The team have mapped the digital capability of users using the digital inclusion scale, and understand the digital capability required to successfully complete the service, first time, unaided. The team estimates that 10% of users will need assisted digital (AD) support to use the service, with public sector users forming the highest proportion of AD users. The SFA are providing AD support routes through contracted support, and have the capability to monitor and iterate support to ensure it meets user’s needs. An assisted digital plan has been mapped out and the team confirmed that they are in contact with the call centre provider to define call scripts for the call centre operators, however, this is yet to happen.
User research with accessibility users has been very limited, and should be an area the team focuses on as it moves into public beta. The team are engaging with the Shaw Trust ahead of the service’s public beta launch.
The team is multidisciplinary and co-located. Contractors within the team actively up-skill civil service colleagues, and the clan structure the SFA operates provides further cross-team support for each discipline.
The service manager has a high level of autonomy over how the service is developed, and the team have a close working relationship with the policy teams who work on policy areas impacting the service. This close relationship has helped the team to simplify the service.
The team work to two week sprints are working towards a single product backlog.
The team continue to build on the technology platforms put in place by other elements of the wider service, and in particular are an all-cloud service. They have worked with HMRC to share data via APIs, and with user consent, allowing the service to have low friction. The panel was glad to see this kind of collaboration between departments working well. The team acknowledged that the addition of two-factor authentication to Government Gateway may introduce challenges to their current user journeys, but had plans in place for to meet this challenge.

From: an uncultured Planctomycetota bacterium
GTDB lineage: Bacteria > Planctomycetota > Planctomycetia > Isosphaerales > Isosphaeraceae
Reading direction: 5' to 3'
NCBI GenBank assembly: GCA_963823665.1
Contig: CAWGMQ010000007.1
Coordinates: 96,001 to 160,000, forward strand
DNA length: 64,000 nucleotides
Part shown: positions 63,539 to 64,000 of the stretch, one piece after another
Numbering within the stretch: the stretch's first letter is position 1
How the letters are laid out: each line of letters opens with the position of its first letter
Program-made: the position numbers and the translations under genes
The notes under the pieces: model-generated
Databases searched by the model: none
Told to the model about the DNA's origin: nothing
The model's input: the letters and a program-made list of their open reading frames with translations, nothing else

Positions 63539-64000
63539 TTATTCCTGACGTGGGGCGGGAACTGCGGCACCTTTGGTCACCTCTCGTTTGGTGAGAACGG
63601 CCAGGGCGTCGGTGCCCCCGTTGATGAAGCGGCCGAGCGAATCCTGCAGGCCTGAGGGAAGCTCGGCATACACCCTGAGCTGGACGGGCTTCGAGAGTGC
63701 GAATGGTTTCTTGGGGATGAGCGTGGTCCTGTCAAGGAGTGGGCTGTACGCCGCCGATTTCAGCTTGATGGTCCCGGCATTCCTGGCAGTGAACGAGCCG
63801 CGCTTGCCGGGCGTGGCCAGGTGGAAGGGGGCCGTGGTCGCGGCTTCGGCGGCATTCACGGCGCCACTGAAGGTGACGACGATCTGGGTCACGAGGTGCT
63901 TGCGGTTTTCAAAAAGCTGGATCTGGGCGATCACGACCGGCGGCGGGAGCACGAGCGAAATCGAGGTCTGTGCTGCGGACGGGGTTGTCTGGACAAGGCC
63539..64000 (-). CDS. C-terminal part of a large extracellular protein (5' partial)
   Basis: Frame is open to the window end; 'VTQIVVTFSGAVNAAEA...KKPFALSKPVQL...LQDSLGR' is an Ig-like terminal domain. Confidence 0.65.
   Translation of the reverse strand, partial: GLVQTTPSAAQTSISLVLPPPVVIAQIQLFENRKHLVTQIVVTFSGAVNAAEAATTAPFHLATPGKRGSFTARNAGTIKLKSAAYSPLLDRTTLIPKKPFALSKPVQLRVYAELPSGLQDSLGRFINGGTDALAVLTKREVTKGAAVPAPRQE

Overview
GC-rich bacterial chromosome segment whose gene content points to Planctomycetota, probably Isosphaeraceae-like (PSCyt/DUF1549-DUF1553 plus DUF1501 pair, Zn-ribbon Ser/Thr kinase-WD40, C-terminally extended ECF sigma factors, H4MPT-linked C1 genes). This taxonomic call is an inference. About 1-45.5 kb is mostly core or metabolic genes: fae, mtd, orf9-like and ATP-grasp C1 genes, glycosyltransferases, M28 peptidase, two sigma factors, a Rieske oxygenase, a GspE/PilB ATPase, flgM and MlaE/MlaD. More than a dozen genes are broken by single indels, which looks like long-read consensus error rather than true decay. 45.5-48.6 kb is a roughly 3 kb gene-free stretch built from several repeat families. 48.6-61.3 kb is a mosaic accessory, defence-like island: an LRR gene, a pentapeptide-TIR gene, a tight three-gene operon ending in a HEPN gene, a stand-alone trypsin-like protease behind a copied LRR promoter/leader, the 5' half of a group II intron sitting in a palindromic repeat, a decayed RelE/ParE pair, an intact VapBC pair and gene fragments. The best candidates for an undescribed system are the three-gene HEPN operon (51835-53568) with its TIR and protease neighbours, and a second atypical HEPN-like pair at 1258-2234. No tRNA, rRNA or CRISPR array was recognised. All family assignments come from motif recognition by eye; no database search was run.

Password management doesn’t follow the current National Cyber Security Centre (NCSC) password guidance (Password Guidance: Simplifying Your Approach) notably around changing passwords, technical controls vs. complex passwords, and password strength meters. The team must review the service’s current password management policy and bring it in-line with current best practice.
The use of Hotjar to monitor user activity was of some concern to the panel. While there are options to anonymise user data, it is a SaaS product and the team was unclear on how resulting data is stored.
The team operates an open source by default approach, sharing code (with the exception of sensitive code) through Github.
The service uses GOV.UK Notify to provide users with an access code as part of the account registration process.